FDA releases medical device cybersecurity draft guidance

The US Food and Drug Administration published a draft guidance this past week with regard to medical device cybersecurity.

The draft guidance, “Cybersecurity in Medical Devices: Quality System Considerations and Content of Premarket Submissions,” seeks to emphasize the importance of safeguarding medical devices throughout a product’s life cycle.

The guidance would replace one issued by the agency in 2018.

“These recommendations can facilitate an efficient premarket review process and help ensure that marketed medical devices are sufficiently resilient to cybersecurity threats,” said FDA in the Federal Register Notice about the guidance.


Cybersecurity, particularly where medical devices are concerned, has taken on increased significance as more patients benefit from connected care.

“Increased connectivity has resulted in individual devices operating as single elements of larger medical device systems,” noted the FDA in its draft guidance. “These systems can include healthcare facility networks, other devices and software update servers, among other interconnected components.

“Consequently, without adequate cybersecurity considerations across all aspects of these systems, a cybersecurity threat can compromise the safety and/or effectiveness of a device by compromising the functionality of any asset in the system,” the guidance continued.

The general principles put forth in the draft guidance comprise an acknowledgment that cybersecurity is part of device safety and the Quality System Regulations; the FDA’s plan for assessing the adequacy of a device’s security based on listed objectives; and the importance of transparency for device users.

“Manufacturers should take into account the larger system in which the device may be used,” said the agency, flagging the difference in risk profile between a non-connected thermometer and one used in a safety-critical control loop.

“Cybersecurity risks evolve over time and as a result, the effectiveness of cybersecurity controls may degrade as new risks, threats and attack methods emerge,” said the guidance. “As cybersecurity is part of device safety and effectiveness, cybersecurity controls should take into consideration the intended and actual use environment.”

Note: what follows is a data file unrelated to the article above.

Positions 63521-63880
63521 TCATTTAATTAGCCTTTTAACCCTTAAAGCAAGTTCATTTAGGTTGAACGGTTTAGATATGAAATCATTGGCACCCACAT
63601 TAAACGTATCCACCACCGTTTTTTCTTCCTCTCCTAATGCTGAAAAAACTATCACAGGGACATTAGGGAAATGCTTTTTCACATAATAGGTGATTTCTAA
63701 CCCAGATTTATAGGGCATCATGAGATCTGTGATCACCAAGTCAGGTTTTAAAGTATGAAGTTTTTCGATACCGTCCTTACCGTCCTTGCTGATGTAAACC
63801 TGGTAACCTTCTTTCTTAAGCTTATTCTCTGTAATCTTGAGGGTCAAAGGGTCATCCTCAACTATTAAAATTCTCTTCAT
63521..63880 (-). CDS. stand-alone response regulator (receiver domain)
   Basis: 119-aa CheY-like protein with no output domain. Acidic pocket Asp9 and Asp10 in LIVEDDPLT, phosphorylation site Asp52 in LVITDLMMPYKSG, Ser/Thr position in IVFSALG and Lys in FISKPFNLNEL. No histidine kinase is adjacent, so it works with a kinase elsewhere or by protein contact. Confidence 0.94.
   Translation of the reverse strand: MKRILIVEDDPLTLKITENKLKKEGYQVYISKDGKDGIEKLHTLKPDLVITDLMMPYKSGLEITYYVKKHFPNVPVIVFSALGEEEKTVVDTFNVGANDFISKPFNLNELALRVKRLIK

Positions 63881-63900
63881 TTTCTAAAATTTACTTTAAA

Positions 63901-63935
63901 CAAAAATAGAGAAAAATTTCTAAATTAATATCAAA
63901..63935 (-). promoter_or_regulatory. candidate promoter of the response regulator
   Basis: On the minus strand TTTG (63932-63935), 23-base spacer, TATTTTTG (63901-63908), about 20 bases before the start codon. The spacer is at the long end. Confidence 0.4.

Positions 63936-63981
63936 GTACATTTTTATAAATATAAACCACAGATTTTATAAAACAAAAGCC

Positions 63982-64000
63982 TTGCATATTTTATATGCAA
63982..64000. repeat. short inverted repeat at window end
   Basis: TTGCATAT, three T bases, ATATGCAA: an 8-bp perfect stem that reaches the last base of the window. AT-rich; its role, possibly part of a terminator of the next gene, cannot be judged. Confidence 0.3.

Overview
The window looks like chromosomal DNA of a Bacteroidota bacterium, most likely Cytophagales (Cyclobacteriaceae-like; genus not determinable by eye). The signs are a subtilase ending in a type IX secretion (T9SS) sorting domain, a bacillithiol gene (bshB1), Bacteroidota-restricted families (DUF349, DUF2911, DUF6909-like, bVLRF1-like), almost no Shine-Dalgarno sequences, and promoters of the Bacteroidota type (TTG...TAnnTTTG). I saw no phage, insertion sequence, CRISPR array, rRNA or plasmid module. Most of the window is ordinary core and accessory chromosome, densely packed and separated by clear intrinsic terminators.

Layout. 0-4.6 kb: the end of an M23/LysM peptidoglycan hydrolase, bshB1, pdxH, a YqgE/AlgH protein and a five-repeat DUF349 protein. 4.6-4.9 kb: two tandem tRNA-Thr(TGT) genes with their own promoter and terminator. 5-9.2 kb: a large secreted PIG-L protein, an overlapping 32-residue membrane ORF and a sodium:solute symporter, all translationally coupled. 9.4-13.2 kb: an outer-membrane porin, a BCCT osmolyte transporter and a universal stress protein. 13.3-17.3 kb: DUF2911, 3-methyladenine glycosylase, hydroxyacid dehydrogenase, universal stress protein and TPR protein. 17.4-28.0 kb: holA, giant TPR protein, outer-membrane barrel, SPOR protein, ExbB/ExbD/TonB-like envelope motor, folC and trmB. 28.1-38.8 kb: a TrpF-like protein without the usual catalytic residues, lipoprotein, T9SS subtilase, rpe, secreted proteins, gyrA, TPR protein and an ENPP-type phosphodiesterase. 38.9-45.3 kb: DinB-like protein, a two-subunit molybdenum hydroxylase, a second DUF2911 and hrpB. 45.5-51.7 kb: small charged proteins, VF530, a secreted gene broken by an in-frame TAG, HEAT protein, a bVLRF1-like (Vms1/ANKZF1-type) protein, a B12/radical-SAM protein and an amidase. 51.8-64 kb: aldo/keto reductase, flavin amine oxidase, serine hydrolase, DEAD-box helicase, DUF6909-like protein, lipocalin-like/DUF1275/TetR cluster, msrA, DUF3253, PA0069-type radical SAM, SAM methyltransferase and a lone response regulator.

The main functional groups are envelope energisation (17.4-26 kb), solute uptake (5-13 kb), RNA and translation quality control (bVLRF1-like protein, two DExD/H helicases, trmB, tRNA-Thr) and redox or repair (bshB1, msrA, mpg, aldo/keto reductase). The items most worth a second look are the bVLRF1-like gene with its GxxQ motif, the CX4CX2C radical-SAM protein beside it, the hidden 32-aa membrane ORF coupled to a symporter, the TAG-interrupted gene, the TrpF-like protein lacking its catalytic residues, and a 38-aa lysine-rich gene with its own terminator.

The guidance also included labeling suggestions for devices with cybersecurity risks, including detailed diagrams and descriptions of backup-and-restore procedures.

“Instructions to manage cybersecurity risks should be understandable to the intended audience, which might include patients or caregivers with limited technical knowledge,” said the agency.

The FDA is requesting for comments to be submitted either in electronic or written form by July 7, 2022.


The agency’s draft guidance is the latest of several publications regarding the health IT and medtech industry over the past few years.

This past October, it released “guiding principles” for the development of devices relying on artificial intelligence and machine learning, followed by draft guidance on software functions.

Just this week, UCLA Biodesign executive director Dr. Jennifer McCaney told Healthcare IT News that the majority of executives in a recent study believe the FDA has responded more effectively to the evolving needs of medical innovation when compared to its global counterparts.

“Examples of specific instruments that the FDA has implemented to promote innovation include the introduction of the breakthrough device designation to accelerate patient access to technologies that address significant unmet needs, the creation of the De Novo granting, the provision of regulatory guidance for software, and the establishment of the FDA’s Digital Health Center of Excellence,” said McCaney.

Meanwhile, legislation was introduced earlier this month that would impose a series of cybersecurity requirements for manufacturers applying for premarket approval through the FDA, among other provisions.


“With the increasing integration of wireless, Internet and network- connected capabilities, portable media … and the frequent electronic exchange of medical device related health information, the need for robust cybersecurity controls to ensure medical device safety and effectiveness has become more important,” said the FDA in the draft guidance.

“In addition, cybersecurity threats to the healthcare sector have become more frequent and more severe, carrying increased potential for clinical impact,” it continued.

Kat Jercich is senior editor of Healthcare IT News.
Twitter: @kjercich
Email: kjercich@himss.org
Healthcare IT News is a HIMSS Media publication.

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